Health Benefits of Probiotics

“You are what you eat” takes on a deeper implication. University of California, Los Angeles researchers discovered the first evidence that proves bacteria in food, as well as gut bacteria, can affect human brain activity. The findings of their study appeared in the June 2013 issue of the journal Gastroenterology. This may mean that an intestinal tract that teems with good bacteria from the regular consumption of probiotics, such as yogurt products, can enhance brain function.


Studies that Confirm the Amazing Health Benefits of Probiotics

You might also want to learn about the other ways probiotics can benefit you—minus the marketing hype. Here are four more studies that show the amazing health benefits of good bacteria in your body.

A study made by researchers from the University of Michigan showed that intestinal flare-ups brought about by stress can be minimized by the consumption of probiotics, which are live bacteria that aid in digestion, help in absorbing nutrients from food, and prevent the explosive growth of pathogens or bad bacteria. This is why people suffering from irritable bowel syndrome can benefit from the intake of probiotics.

The findings of the study on a new hepatic encephalopathy treatment were unveiled at the 2013 International Liver Congress. The study found out that 160 liver-disease patients treated with probiotics showed remarkable improvement after three months.

How about knowing a safe and effective way to stop the symptoms of common cold? According to a paper published in an October 2012 issue of the British Journal of Nutrition, probiotic supplements—with strains lactobacillus rhamnosus GG and bifidobacterium animalis lactis BB12—help ease the severity and duration of symptoms associated with upper-respiratory infections.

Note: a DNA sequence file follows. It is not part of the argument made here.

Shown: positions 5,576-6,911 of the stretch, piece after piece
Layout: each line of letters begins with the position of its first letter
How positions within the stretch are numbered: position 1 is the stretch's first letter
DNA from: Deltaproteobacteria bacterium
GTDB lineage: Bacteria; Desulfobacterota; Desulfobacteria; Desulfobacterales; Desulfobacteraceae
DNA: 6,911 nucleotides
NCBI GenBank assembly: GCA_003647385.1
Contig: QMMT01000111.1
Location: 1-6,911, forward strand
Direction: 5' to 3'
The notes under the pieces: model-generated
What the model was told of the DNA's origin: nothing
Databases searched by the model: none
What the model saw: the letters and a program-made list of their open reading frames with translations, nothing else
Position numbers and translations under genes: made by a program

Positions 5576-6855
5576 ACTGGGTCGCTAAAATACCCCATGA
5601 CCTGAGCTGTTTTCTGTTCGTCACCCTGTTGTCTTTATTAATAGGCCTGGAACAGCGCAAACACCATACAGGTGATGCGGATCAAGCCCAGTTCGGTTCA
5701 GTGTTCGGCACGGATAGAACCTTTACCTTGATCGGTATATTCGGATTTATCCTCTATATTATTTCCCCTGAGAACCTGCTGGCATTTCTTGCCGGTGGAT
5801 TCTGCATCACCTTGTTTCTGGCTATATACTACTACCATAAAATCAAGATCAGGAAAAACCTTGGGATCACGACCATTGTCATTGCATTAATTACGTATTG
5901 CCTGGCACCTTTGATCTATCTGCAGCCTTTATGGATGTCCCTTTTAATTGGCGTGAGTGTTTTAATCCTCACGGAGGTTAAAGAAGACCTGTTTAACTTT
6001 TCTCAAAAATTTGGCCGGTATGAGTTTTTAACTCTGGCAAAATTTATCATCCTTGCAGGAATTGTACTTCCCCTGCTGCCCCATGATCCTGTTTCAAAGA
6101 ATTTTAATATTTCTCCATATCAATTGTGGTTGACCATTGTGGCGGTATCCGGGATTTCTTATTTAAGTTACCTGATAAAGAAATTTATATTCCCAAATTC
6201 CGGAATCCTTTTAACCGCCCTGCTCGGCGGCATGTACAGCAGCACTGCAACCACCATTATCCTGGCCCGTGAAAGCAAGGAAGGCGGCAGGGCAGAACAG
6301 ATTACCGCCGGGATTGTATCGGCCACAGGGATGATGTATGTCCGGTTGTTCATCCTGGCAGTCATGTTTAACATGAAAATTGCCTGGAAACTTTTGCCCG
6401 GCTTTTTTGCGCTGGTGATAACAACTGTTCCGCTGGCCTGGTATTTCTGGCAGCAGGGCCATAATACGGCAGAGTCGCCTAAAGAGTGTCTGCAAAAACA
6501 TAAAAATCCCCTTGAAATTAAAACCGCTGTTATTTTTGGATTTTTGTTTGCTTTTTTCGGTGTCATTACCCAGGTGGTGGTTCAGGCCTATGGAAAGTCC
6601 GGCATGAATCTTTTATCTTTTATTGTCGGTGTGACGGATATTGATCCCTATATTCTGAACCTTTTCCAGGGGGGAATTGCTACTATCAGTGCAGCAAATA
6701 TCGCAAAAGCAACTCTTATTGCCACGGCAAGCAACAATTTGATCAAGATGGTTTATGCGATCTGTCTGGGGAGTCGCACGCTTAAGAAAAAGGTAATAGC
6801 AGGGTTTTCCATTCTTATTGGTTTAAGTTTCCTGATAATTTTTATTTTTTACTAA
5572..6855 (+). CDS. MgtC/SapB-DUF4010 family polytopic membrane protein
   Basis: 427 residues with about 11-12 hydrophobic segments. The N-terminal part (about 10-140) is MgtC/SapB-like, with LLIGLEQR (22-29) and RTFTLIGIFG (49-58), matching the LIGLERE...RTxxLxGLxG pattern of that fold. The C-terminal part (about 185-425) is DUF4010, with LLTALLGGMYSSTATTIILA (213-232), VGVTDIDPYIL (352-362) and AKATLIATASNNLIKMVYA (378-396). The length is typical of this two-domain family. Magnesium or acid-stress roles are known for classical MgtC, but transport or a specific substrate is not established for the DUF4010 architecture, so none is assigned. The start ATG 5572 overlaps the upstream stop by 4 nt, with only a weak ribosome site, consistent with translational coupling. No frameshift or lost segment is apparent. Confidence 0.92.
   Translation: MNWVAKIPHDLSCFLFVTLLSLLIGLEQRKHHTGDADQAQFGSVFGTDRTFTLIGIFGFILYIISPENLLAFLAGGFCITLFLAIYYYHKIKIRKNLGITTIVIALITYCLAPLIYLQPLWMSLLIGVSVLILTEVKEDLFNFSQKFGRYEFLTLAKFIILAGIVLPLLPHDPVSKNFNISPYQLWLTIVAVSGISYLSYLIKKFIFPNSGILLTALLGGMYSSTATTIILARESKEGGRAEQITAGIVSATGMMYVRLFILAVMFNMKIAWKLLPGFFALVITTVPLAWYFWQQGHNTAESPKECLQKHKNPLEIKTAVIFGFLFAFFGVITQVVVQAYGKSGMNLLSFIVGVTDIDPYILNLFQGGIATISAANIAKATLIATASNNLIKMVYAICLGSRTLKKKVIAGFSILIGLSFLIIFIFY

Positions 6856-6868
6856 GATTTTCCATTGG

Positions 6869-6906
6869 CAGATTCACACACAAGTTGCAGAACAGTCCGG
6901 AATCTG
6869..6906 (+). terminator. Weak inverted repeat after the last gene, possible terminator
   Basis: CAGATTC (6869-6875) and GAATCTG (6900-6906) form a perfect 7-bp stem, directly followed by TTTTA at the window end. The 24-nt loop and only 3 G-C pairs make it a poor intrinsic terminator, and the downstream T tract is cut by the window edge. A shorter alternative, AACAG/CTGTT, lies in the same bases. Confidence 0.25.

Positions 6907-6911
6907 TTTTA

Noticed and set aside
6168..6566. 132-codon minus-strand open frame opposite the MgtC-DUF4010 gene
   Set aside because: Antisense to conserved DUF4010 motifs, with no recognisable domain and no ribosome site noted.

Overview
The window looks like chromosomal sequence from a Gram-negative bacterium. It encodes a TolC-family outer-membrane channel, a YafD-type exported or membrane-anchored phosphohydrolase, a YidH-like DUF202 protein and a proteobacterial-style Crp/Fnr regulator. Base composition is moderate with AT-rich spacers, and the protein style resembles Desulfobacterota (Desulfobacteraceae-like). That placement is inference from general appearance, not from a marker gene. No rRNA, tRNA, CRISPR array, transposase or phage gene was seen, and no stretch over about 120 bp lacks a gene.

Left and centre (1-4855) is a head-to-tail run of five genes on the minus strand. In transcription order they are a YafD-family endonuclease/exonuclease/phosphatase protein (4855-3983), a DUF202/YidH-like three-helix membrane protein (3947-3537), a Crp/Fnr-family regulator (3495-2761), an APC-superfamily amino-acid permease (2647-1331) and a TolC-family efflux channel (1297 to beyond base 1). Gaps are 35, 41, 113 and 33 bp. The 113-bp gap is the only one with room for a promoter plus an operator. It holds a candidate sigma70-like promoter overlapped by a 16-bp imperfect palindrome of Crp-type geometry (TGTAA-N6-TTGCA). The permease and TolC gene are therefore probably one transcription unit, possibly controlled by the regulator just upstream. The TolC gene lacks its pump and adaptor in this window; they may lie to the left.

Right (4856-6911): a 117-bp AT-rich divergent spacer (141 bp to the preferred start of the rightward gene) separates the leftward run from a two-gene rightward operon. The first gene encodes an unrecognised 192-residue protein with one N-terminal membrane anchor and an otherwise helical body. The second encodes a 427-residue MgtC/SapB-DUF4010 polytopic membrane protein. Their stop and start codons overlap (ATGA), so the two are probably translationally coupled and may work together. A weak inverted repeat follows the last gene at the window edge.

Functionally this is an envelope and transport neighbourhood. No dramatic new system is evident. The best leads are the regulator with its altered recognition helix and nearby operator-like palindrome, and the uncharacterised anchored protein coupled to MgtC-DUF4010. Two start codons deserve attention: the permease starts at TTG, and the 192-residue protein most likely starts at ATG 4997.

You can also ingest probiotics to get rid of pathogens. When you misuse antibiotics or take them even if you can deal with a minor infection through natural means, you end up killing the good bacteria in your gut. Have you noticed that taking long-term doses of antibiotics lead to diarrhea? It’s because your digestive system need those beneficial microorganisms in the intestinal tract. But that’s not all the problem you will get when you decimate the essential gut flora. You also develop new illnesses because your body is now susceptible to pathogens. So why not replenish the good bacteria by consuming probiotics? A paper that appeared in a March 2013 issue of the journal Infection and Immunity described how the Barnesiella species of good bacteria can clear vancomycin-resistant enterococci, a pathogen, from the intestinal tract.

So enjoy your favorite yogurt daily!

 

Health Benefits of Probiotics


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